EndSARS Outcome: How The Absence Of Uniformed Men At Nigeria’s Borders Pumps West African Economy, Boosting Trade


The Oasis Reporters



October 30, 2020

Siezed rice donated to Oyo State, but was later discovered to have expired in Customs warehouses.


By Greg Abolo
@theoasisreport1
@gregabolo



Rice, grains that a lot of Nigerians consume the most, and the soul of every party in Nigeria, has fallen greatly in price from the all time high that the federal government had put it.



About a year ago, in the wisdom of the Buhari administration, and to encourage home grown or production of rice, it abruptly shut Nigeria’s borders with neighboring West African countries. Worst hit was Benin Republic, while Togo, Ghana and others felt the heat considerably. All pleas to the government fell on deaf ears.

See why Benin Republic groaned louder than others: It is a small country, but with little population, yet has the smart sense to lower business tariffs to the barest minimum because they studied Nigeria well and knew that it was a colossal market. And it’s officials are perhaps the most brazenly corrupt in West Africa. Global Index ranking on Corruption easily proves this.

The corruption stifles business growth and frustrates it’s people. Take for instance, for a citizen to join the country’s Customs Service, bribes of about a million naira must be paid out by applicants. Therefore the customs men are usually tilted towards bribery and corruption to recoup their investments and make handsome profits.

Unable to bear the highhanded corruption at the Nigerian ports, most shippers of basic goods from Rice to automobiles, etc, shifted their focus and shipped their goods to Benin Republic. Thereby, businesses boomed in Cotonou, the port city. Hotels are usually filled to capacity there, with Nigerian businessmen, Asian importers, transporters, food sellers and intrepid smugglers.

Benin Republic imports of rice in a year is most often, much more than the Republic can consume in ten years. That means the excess are smuggled into Nigeria through legal and authorized routes.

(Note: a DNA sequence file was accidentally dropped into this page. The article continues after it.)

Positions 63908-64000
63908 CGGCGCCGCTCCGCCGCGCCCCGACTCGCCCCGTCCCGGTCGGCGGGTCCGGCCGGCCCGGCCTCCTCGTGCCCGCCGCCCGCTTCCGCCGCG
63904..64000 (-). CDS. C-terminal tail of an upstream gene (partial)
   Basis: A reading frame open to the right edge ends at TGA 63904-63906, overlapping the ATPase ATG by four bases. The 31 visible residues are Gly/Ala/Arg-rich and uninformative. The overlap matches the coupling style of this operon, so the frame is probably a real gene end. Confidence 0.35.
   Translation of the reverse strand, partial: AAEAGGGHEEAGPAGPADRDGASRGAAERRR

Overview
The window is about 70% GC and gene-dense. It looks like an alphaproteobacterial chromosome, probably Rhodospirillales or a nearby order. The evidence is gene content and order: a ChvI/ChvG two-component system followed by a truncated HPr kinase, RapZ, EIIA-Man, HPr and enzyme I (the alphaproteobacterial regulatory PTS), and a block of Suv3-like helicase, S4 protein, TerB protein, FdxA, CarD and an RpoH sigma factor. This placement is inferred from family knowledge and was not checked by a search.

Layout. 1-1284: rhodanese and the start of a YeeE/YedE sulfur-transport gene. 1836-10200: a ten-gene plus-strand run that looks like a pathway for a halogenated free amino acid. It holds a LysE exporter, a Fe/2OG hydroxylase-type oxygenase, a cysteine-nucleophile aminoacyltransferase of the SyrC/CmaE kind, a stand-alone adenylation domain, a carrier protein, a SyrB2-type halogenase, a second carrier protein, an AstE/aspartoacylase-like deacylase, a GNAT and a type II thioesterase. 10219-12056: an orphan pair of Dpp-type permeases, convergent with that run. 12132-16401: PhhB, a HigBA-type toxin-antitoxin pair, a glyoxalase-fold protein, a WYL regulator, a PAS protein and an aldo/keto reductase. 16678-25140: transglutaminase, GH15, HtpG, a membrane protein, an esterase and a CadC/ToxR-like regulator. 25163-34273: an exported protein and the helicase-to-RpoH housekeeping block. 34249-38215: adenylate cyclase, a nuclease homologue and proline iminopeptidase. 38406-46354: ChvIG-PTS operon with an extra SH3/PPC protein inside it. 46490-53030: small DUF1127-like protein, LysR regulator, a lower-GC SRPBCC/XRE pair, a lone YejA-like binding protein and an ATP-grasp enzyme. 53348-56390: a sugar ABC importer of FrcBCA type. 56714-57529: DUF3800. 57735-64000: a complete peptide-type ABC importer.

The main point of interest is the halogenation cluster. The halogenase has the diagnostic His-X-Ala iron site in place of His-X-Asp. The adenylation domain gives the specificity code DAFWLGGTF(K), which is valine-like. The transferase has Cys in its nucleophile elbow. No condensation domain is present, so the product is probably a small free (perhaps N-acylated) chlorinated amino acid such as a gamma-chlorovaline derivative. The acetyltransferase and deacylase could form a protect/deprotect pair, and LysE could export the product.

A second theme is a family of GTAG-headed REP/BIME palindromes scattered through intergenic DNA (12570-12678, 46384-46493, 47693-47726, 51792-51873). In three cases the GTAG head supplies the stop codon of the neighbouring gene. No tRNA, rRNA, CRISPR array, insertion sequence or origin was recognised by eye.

This is also the goldmine for customs men and women who collect colossal bribes from smugglers and importers, thus making the officers amongst the richest civil servants in Nigeria.

Consequently, a bag of rice that landed at Cotonou or PortoNovo in Benin Republic at say less than 9,000 naira, would sell in neighbouring Nigeria for about 30,000 naira.

Worse still, Nigeria has not made the country’s ports to be pocket friendly to importers like Benin Republic does, netting it’s government so much income.

Then #EndSARS happened and the Lagos state government invited the military to put an end to the peaceful protests, the protesters being young Nigerians of a different generation. With the killings of Nigerian children and grandchildren at Lekki, all hell broke loose in unfortunate retaliatory attacks putting the nation at grave risk.

Unfortunately, many Policemen have been killed. The surviving ones have largely abandoned their beats, so have Customs and immigration men. Smugglers now have a field day, moving rice and other commodities across the border freely. Some traders say they move from Cotonou to Lagos without sighting a single security man.

Rice at the other end of the Nigerian border towns now go for fifteen thousand naira per bag. Try towns like Saki, Igbeti etc in Oyo State, Ifonyin Tedo and Abeokuta in Ogun State, etc. Rice has fallen in price drastically and the borders have opened themselves because no security personnel would want to risk life and limb by manning border posts.


Another spin-off is that dangerous weapons could as well be smuggled in to destabilize the country. No thanks to the highhanded tactics of the government.

Meanwhile, smugglers seemed determined to flood Nigeria with rice ahead of Christmas in less than two months. Ghanaians that depended on trade with Nigeria, now heave a sigh of relief. But those sweating in the cold are ordinary Nigerians who may have to contend with insecurity and deep anger in the country.

Greg Abolo

Blogger at The Oasis Reporters.

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